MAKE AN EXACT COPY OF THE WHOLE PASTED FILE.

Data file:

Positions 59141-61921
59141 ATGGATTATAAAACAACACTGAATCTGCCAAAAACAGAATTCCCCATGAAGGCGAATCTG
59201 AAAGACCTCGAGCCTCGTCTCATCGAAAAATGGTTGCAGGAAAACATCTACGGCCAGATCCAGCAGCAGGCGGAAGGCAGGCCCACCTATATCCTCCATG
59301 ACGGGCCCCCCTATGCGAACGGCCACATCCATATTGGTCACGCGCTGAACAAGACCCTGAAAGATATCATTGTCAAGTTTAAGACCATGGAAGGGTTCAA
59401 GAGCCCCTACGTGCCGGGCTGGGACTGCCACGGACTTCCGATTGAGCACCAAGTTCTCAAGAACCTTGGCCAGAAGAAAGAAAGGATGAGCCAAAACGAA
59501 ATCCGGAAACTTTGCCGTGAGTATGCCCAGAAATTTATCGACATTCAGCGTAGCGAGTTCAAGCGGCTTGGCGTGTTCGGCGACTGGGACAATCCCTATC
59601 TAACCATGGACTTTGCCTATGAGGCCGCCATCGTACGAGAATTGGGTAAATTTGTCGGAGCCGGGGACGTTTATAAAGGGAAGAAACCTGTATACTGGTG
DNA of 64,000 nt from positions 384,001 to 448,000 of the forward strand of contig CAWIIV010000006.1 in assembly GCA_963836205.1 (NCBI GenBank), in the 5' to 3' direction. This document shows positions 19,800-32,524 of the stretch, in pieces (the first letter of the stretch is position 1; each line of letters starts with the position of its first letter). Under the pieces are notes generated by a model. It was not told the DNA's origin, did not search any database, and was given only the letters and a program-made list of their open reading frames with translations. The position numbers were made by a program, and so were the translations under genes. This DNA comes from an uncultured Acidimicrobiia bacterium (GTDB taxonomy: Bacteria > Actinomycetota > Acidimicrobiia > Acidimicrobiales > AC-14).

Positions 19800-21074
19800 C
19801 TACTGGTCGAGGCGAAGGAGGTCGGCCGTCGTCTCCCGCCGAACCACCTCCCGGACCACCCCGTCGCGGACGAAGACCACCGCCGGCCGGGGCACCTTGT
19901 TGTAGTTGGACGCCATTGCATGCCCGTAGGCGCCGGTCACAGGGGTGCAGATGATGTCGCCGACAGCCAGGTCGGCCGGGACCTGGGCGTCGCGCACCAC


Positions 59141-61921
59141 ATGGATTATAAAACAACACTGAATCTGCCAAAAACAGAATTCCCCATGAAGGCGAATCTG
59201 AAAGACCTCGAGCCTCGTCTCATCGAAAAATGGTTGCAGGAAAACATCTACGGCCAGATCCAGCAGCAGGCGGAAGGCAGGCCCACCTATATCCTCCATG
59301 ACGGGCCCCCCTATGCGAACGGCCACATCCATATTGGTCACGCGCTGAACAAGACCCTGAAAGATATCATTGTCAAGTTTAAGACCATGGAAGGGTTCAA
59401 GAGCCCCTACGTGCCGGGCTGGGACTGCCACGGACTTCCGATTGAGCACCAAGTTCTCAAGAACCTTGGCCAGAAGAAAGAAAGGATGAGCCAAAACGAA
59501 ATCCGGAAACTTTGCCGTGAGTATGCCCAGAAATTTATCGACATTCAGCGTAGCGAGTTCAAGCGGCTTGGCGTGTTCGGCGACTGGGACAATCCCTATC
59601 TAACCATGGACTTTGCCTATGAGGCCGCCATCGTACGAGAATTGGGTAAATTTGTCGGAGCCGGGGACGTTTATAAAGGGAAGAAACCTGTATACTGGTG
DNA of 64,000 nt from positions 384,001 to 448,000 of the forward strand of contig CAWIIV010000006.1 in assembly GCA_963836205.1 (NCBI GenBank), in the 5' to 3' direction. This document shows positions 19,800-32,524 of the stretch, in pieces (the first letter of the stretch is position 1; each line of letters starts with the position of its first letter). Under the pieces are notes generated by a model. It was not told the DNA's origin, did not search any database, and was given only the letters and a program-made list of their open reading frames with translations. The position numbers were made by a program, and so were the translations under genes. This DNA comes from an uncultured Acidimicrobiia bacterium (GTDB taxonomy: Bacteria > Actinomycetota > Acidimicrobiia > Acidimicrobiales > AC-14).

Positions 19800-21074
19800 C
19801 TACTGGTCGAGGCGAAGGAGGTCGGCCGTCGTCTCCCGCCGAACCACCTCCCGGACCACCCCGTCGCGGACGAAGACCACCGCCGGCCGGGGCACCTTGT
19901 TGTAGTTGGACGCCATTGCATGCCCGTAGGCGCCGGTCACAGGGGTGCAGATGATGTCGCCGACAGCCAGGTCGGCCGGGACCTGGGCGTCGCGCACCAC